We’ll start with the Motorrad Vision AMBY, as it’s the closest looking to a motorcycle between the two bikes. The term “AMBY” is short for Adaptive Mobility, which describes this bike’s purpose perfectly. BMW says it's designed with the brand's enduro motorbike in mind as styling inspiration. It has chunky tires wrapping the wheels to suggest off-road use, and both the height of the seat and fixed footrests attempt to impart a motorbike vibe to the experience.
The i Vision AMBY (below) looks much more like a traditional road bike, albeit an exotic one. It’s slim and has tires big enough to soak up poor road surfaces in city centers. Sustainability is part of its construction, too, as the bike is made using many of the same recycled materials as BMW’s i Vision Circular also revealed at the IAA Munich show.
Both bikes have battery packs and drive units housed in the center of the frame. The pair share speed capabilities and technology to achieve said speed. Top speed for both bikes is 37 mph. However, you’ll need to have the relevant insurance and license plates to be traveling at that sort of speed on multi-lane roads outside city centers. BMW has integrated automated drive modes depending on your location (using geofencing technology) that ensure you’re going the proper speed for the specific road you’re on. For example, the bike limits itself to 15.5 mph on bike paths and 28 mph on city center roads. You’ll also need to pedal to gain the assistance of the electric drive — when pedaling, all it takes is a squeeze of the throttle lever on the handlebars to get the electric boost. The bikes display what speed mode they’re in to other motorists so folks know how fast they might be capable of moving at, too.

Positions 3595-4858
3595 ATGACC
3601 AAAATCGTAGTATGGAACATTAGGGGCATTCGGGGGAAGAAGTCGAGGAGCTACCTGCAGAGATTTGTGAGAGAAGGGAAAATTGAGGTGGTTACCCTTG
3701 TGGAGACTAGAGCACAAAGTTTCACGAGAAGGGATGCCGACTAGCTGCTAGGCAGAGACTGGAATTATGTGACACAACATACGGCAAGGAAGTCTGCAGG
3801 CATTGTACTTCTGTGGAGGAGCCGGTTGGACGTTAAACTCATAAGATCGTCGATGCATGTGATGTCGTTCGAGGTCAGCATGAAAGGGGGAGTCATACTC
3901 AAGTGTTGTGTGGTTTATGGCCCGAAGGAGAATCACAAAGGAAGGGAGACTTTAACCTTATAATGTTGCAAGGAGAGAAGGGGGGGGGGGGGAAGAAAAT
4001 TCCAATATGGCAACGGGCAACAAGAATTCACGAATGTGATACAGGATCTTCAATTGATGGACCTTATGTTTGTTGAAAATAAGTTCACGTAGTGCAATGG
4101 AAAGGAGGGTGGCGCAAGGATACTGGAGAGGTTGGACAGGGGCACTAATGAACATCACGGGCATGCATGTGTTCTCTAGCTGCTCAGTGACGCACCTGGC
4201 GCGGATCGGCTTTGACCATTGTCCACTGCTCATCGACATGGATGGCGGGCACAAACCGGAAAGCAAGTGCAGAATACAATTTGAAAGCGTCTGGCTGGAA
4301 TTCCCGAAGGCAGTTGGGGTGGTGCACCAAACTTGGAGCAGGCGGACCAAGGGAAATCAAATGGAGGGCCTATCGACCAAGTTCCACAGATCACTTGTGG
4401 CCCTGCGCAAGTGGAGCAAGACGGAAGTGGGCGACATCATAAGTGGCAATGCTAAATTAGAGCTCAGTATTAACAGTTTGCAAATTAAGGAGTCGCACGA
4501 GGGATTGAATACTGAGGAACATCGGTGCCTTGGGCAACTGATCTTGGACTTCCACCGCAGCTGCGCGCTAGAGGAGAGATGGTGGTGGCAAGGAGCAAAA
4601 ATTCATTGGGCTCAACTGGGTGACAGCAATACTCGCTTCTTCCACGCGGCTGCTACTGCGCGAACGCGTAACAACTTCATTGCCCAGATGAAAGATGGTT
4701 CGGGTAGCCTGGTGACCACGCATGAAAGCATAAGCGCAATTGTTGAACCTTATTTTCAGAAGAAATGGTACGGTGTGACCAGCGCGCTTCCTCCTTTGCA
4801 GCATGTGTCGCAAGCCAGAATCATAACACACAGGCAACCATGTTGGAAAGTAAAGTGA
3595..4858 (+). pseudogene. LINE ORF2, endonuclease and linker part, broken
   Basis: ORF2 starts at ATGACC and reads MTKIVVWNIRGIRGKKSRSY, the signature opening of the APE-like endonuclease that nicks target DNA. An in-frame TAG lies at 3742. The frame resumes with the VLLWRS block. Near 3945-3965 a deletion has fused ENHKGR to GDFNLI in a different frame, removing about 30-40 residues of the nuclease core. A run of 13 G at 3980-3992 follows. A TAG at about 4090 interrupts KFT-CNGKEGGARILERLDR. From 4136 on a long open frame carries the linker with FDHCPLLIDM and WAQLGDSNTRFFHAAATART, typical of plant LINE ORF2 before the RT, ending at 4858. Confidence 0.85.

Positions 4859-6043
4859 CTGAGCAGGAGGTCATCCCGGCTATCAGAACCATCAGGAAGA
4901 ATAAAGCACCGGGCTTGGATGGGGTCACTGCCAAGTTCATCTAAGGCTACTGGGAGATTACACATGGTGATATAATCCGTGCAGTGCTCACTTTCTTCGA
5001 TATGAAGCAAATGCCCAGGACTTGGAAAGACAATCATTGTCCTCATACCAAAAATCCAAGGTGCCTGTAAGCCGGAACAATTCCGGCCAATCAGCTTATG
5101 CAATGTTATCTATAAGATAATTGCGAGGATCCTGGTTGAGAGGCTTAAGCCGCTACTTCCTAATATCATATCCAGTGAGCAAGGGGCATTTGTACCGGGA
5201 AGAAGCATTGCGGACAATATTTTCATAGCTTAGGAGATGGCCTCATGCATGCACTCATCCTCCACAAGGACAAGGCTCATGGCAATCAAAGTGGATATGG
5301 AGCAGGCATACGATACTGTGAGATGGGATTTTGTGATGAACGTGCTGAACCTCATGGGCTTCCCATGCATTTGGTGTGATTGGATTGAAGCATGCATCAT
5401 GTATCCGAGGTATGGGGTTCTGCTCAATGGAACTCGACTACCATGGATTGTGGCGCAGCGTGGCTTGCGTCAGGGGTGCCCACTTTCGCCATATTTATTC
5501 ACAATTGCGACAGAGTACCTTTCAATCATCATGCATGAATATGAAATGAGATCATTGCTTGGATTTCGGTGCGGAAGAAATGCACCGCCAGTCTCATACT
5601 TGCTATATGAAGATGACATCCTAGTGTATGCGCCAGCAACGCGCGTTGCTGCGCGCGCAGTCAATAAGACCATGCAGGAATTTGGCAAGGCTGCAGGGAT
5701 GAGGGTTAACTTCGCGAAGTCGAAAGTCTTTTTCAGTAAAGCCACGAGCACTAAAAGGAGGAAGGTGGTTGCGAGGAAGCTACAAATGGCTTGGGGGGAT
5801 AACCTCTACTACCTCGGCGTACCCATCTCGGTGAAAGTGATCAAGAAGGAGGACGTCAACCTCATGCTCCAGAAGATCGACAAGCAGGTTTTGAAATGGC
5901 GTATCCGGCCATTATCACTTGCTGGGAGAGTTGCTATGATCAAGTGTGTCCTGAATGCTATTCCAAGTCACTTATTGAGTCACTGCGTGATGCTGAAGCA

BMW doesn’t quote range or specs for the Motorrad Vision AMBY, but it does for the i Vision AMBY. The latter is fitted with a 2 kWh battery pack that fast charges to full in three hours. You’ll be able to cover 47 miles at the bike’s 37 mph top speed (assuming you’re pedaling), and 186 miles at the slower 15.5 mph speed level. We assume the Motorrad Vision AMBY will cover considerably less distance given it weighs over twice as much as the i Vision AMBY (66 pounds versus 143 pounds).
Since these bikes can theoretically be ridden outside the city, BMW integrated a number of safety technologies into them. The bikes can be fitted with an ABS system, automatic high-beams, brake lights, a daytime running light, tire pressure monitoring and a rear proximity sensor (to let you know of rearward approaching cars). BMW’s smartphone as a key technology is used here, too. The bike will immobilize itself if its owner’s phone isn’t around to activate it. Plus, you can sync multiple phones to it, and the electric seat will automatically adjust to the ride height set by the specific driver.
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